Is This Why More Women Than Men Have Anxiety? New Study Digs In
Unfair as it may be, it's simply a fact that women suffer from anxiety more often than men. In fact, according to the Anxiety and Depression Association of America, from the time they reach puberty until the age of 50, women are two times more likely to have an anxiety disorder than their male counterparts.
The roots of anxiety and other mental health disorders, like OCD and depression, are hard to pin down. But a new study, published in Cell Reports, gets us one step closer to understanding the underlying causes of anxiety—and why women are particularly at risk.
The research was conducted by scientists at the University of Utah who were able to make a few important discoveries. First, they found a new lineage of specialized brain cells. Second, they uncovered that a dysfunction in these brain cells, which are called Hoxb8-lineage microglia, can be linked to anxiety-like behaviors and stress response. And finally, they found that this relationship is exacerbated by female sex hormones. As the authors of the study wrote: "We show that the severity of the pathology is set by female sex hormones."
Microglia are cells that play a critical role in the development of brain structures and neural circuitry while we're in the womb. And while we've long known that there are at least two sublineages of these cells—and that the Hoxb8-lineage represents about 30% of the total microglia in the brain—we didn't know what they actually did, and we certainly didn't know they played such a positive role in mental health.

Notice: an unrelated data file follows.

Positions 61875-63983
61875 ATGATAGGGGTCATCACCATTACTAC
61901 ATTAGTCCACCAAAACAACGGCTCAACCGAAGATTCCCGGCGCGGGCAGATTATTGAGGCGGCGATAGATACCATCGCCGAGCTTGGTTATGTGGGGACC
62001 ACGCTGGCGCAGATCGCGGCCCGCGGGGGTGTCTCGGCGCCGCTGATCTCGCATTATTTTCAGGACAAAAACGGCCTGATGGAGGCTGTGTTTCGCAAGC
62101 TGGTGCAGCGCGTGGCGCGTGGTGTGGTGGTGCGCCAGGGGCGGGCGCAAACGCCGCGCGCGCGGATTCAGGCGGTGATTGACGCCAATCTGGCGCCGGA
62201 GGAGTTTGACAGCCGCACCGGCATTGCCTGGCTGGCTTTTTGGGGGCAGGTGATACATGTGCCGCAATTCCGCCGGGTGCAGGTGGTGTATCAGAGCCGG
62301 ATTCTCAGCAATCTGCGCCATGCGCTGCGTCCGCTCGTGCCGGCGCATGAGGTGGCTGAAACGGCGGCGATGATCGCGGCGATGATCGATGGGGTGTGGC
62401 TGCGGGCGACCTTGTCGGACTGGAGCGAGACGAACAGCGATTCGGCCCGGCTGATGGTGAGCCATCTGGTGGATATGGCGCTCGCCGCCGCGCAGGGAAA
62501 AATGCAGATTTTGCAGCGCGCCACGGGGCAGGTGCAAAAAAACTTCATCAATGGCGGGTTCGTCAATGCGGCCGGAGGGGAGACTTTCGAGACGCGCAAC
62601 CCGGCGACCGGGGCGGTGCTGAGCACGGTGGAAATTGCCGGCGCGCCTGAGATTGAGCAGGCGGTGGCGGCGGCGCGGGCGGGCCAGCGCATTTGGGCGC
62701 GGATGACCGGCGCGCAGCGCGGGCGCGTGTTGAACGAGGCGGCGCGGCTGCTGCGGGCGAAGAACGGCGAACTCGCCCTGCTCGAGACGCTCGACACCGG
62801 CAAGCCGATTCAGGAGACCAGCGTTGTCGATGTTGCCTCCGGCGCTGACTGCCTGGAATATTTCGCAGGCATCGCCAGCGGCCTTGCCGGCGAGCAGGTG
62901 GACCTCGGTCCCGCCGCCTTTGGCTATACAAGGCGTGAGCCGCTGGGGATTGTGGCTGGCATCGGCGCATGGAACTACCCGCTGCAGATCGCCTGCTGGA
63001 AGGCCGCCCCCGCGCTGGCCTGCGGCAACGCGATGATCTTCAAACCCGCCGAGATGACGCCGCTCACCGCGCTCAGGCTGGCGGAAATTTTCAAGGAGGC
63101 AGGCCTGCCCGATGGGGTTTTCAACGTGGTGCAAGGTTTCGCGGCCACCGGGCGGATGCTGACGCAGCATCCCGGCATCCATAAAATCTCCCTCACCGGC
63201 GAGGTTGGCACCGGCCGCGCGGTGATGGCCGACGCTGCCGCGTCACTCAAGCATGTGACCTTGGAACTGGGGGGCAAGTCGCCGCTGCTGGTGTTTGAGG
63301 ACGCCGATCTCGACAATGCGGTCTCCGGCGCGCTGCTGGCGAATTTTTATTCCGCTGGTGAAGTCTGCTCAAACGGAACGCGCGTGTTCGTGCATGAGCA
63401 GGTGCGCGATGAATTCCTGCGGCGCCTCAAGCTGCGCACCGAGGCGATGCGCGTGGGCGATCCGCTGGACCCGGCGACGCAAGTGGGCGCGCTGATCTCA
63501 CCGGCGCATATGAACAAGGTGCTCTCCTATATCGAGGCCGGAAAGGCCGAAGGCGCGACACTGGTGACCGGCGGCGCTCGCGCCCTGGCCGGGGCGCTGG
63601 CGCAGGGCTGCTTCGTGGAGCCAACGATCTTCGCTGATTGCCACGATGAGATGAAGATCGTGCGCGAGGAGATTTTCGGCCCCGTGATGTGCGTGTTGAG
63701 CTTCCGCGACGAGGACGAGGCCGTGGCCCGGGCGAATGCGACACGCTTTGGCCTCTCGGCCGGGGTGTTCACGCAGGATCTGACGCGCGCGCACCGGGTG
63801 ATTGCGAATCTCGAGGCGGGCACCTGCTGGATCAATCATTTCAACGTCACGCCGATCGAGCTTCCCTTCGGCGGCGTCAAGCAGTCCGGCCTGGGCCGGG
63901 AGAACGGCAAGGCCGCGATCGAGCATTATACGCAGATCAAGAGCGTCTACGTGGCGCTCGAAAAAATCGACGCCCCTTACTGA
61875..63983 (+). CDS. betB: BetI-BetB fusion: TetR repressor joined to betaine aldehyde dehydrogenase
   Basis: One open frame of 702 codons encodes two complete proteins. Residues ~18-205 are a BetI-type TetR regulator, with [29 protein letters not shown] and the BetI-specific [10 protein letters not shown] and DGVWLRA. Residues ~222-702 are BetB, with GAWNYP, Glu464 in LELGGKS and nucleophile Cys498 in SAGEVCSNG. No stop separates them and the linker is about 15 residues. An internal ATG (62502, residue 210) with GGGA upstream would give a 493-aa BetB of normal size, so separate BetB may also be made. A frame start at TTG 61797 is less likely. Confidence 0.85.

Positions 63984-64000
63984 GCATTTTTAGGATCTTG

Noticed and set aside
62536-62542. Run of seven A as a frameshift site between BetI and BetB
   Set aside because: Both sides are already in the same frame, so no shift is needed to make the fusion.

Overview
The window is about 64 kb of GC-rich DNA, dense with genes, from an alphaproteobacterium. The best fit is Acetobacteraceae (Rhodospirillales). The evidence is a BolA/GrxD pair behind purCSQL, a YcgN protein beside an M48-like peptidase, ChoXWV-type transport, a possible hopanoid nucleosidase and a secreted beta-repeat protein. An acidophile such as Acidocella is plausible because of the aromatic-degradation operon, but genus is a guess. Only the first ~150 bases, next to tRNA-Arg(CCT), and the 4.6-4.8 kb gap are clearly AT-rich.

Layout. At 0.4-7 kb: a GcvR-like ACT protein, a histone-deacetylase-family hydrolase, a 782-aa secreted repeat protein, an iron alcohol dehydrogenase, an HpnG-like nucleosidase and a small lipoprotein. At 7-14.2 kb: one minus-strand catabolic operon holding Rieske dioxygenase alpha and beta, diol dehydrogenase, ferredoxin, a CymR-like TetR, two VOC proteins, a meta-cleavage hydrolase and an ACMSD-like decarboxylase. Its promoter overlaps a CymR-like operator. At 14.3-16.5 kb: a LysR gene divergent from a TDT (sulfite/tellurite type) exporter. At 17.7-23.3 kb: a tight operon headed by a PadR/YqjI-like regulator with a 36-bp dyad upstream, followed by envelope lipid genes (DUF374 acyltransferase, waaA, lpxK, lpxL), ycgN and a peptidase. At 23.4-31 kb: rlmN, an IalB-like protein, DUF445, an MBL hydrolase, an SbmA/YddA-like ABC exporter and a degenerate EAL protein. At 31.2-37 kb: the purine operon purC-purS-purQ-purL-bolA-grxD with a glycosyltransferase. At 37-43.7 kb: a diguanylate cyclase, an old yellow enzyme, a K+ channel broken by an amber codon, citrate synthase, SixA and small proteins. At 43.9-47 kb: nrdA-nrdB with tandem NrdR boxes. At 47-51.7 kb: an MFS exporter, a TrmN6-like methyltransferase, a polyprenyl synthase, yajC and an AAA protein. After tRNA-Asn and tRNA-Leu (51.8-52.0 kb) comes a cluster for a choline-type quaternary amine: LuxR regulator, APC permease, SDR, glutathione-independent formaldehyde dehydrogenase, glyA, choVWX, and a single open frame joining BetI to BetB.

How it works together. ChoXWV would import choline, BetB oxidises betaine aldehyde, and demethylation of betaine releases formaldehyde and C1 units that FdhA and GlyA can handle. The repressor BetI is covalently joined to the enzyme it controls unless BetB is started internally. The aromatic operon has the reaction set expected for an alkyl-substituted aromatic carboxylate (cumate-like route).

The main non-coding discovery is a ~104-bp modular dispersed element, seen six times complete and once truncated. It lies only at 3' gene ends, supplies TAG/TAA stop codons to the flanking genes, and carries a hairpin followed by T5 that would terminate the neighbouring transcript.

This is the first study to show that these cells play a role in anxiety behaviors in mice. As lead author Dimitri Traenkner explained, "Researchers have long suspected that microglia have a role in anxiety and neuropsychological disorders in humans because this cell type can release substances that may harm neurons. So, we were surprised to find that microglia actually protect from anxiety, they don't cause it."
To establish a connection between this relationship and sex hormones, the researchers manipulated the estrogen and progesterone levels in the mice and observed their behavior. They found that the female mice exhibited much more severe signs of anxiety, and when men were given hormones to mimic those in a female, the male's anxiety would shoot up in response. "Our findings strongly argue for a mechanistic link between biological sex and genetic family history in the risk to develop anxiety disorders," said Traenkner.
So what does this mean for the 19% of U.S. adults living with an anxiety disorder? Traenkner explains that "it opens up a new avenue for thinking about anxiety. Since we have this model, we have a way to test new drugs to help these mice and hopefully at some point, this will help people." In the future, we may be able to target the root causes of anxiety more efficiently using a combination of knowledge about female hormones and this new sublineage of brain cells. "More women than men experience debilitating anxiety at some point in their lives. Scientists want help these people to get their lives back," he continued.
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